Notes on completion
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Ofgem will publish all the information contained within the Screening submission.
DNO Group
Participant DNOs
DNO area
Project title
Project summary
Estimated Project funding
Please provide an approximate figure of the total cost of the project and the LCN funding you are applying for.
Total cost of Project
LCN funding
requested
Low Carbon Networks Fund
Screening Submission Pro-forma
UK Power Networks
Eastern Power Networks Plc (EPN) / South Eastern Power Networks Plc (SPN)
Eastern Power Networks Plc (EPN) / South Eastern Power Networks Plc (SPN)
Smarter Network Storage (SNS)
Flexibility of the electricity system is recognised as vital for a low carbon energy sector.
Recent research, from the Energy Research Partnership and Centre for Low Carbon
Futures for example, now highlights the need to tackle market and regulatory barriers,
in addition to technical barriers to fully integrate flexibility for whole system benefit.
Energy storage is one source of flexibility that has significant potential to support the
system in a number of ways. However, as also identified in the Smart Grid Forum’s
strategic ‘Solution Sets’, commercial and policy barriers are severely limiting adoption.
To realise the potential, a practical demonstration is needed to quantify benefits across
a traditionally isolated value chain, and understand how they should be distributed.
The Project will explore these commercial, regulatory and market challenges to fully
optimise and integrate flexibility from storage, and develop novel commercial
arrangements that maximise the value across a range of whole-system applications.
The project will assess a variety of potential business models that ensure the most
efficient use of storage, and explore the role of a Distribution System Operator (DSO)
alongside other system participants in achieving integration and maximum value for
customers.
Smart optimisation and control systems will be developed that will allow the shared
utilisation and operation of the flexibility in order to maximise the value. Validating new
business models for storage and identifying necessary market changes will enable wider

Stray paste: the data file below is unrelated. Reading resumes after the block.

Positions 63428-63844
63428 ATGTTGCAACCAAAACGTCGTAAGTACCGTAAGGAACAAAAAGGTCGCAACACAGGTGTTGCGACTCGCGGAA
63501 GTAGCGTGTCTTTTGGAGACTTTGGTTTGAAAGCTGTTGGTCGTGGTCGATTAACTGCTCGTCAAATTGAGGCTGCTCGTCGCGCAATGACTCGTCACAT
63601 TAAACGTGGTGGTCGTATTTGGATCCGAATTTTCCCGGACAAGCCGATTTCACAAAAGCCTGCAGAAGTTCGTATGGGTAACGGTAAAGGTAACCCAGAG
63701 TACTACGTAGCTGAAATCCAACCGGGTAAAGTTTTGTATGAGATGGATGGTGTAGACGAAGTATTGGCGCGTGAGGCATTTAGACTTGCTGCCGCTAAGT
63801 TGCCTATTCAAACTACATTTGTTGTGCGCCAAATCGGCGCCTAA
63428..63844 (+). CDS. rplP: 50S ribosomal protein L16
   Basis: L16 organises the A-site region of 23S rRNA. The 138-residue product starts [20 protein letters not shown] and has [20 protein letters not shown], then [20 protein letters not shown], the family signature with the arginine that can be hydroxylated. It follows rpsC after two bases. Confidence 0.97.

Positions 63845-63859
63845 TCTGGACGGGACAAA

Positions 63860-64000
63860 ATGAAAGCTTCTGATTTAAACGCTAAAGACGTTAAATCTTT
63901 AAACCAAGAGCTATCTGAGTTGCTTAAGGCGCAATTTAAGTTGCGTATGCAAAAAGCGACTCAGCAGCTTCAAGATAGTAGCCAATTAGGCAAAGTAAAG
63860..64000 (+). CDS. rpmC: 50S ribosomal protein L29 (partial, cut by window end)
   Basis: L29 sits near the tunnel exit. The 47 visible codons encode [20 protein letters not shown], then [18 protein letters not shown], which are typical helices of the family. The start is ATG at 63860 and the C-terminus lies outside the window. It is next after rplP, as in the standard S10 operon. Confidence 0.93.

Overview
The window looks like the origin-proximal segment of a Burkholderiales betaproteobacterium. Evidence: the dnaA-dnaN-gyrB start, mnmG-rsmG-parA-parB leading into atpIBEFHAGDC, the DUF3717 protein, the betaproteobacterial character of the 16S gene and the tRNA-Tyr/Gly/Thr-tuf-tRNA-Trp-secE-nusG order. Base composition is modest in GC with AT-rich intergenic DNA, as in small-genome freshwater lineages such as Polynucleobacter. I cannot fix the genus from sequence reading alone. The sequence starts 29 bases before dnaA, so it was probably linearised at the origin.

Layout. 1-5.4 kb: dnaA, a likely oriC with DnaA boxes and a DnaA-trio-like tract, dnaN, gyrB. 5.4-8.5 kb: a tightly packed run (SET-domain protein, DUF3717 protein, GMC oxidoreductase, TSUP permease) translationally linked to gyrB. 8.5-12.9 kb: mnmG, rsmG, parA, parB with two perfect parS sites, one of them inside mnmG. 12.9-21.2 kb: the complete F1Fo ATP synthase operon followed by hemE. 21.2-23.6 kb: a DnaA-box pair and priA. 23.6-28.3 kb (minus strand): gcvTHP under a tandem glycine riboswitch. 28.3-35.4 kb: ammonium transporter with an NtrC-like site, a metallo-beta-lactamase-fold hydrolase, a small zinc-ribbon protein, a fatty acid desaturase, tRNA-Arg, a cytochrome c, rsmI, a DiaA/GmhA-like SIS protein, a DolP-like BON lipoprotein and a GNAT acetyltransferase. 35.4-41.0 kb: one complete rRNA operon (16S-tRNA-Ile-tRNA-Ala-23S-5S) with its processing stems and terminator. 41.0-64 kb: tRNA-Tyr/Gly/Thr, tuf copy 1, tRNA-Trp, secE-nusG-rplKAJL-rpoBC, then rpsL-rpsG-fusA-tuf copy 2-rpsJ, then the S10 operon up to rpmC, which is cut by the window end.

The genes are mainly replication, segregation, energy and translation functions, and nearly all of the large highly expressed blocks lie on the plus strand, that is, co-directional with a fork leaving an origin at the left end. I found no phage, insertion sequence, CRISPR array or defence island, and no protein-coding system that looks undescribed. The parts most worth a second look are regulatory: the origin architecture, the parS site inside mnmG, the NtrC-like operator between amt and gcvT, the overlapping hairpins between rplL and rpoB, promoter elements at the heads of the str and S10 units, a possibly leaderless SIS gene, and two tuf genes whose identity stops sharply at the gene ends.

adoption of storage as a cost efficient and effective means of both facilitating the
uptake of low carbon technologies and accommodating higher levels of intermittency for
the benefit of the networks and customers.
£19.3m
£15.2m
Problem
Please provide a narrative which explains the Problem(s) which the Project is seeking to address.
Method(s)
Please describe the Method(s) which are being trialled. Please outline how the Method(s) could solve the Problem. The type of
Method should be identified where possible e.g. technical or commercial.
The Government's Carbon Plan highlights increased electrification of heat and transport
to meet emissions targets, but this will lead to more pronounced demand peaks and
less efficient utilisation of distribution network capacity. Traditional reinforcement is an
expensive and inefficient way to accommodate increased short-term peaks in demand.
Electrical energy storage is one alternative for Distribution Network Operators (DNOs),
but despite many technology options, it is underdeveloped in the UK. For example,
deployment of storage at a 33/11kV primary substation would reduce demand spikes so
deferring costly reinforcement, however in isolation it remains a costly option with the
complete economic case unverified.
Decarbonising the electricity sector will also require around 35-50GW of new renewable
generation capacity by 2030, with new challenges for balancing supply and demand,
particularly in low or very high wind conditions. Storage can be deployed both as a
means of reducing peak loads on distribution networks, as well as providing support for
balancing supply and demand and accommodating shortfalls or excesses of generation.
Storage is potentially more diverse and reliable than other solutions, such as additional
(carbon based) generation or demand-side response, and is not dependent on end-user
behaviour. However, current commercial arrangements do not optimise the value of
network-connected storage and so inhibit the uptake of storage by DNOs.
Notwithstanding the technical challenges in deploying large-scale storage, current
market and regulatory arrangements make it difficult to predict value when operating
for both deferring reinforcement and active network management as a large-scale
demonstration has not yet proven the business case. Further, the impact of Electricity
Market Reform remains uncertain, lowering the value for any individual party. Business
models, incorporating the DNO as a more active system participant, need to be
explored and validated to ensure the value of storage can be maximised for customers.
Smarter Network Storage will address the Problem by building on experience of
previous projects to develop a viable business model for storage and develop novel
commercial frameworks and platforms that fully integrate and optimise storage for the
whole system. Exploration of new business models, incorporating the DNO as a more
active system participant will maximise future deployment and encourage the efficient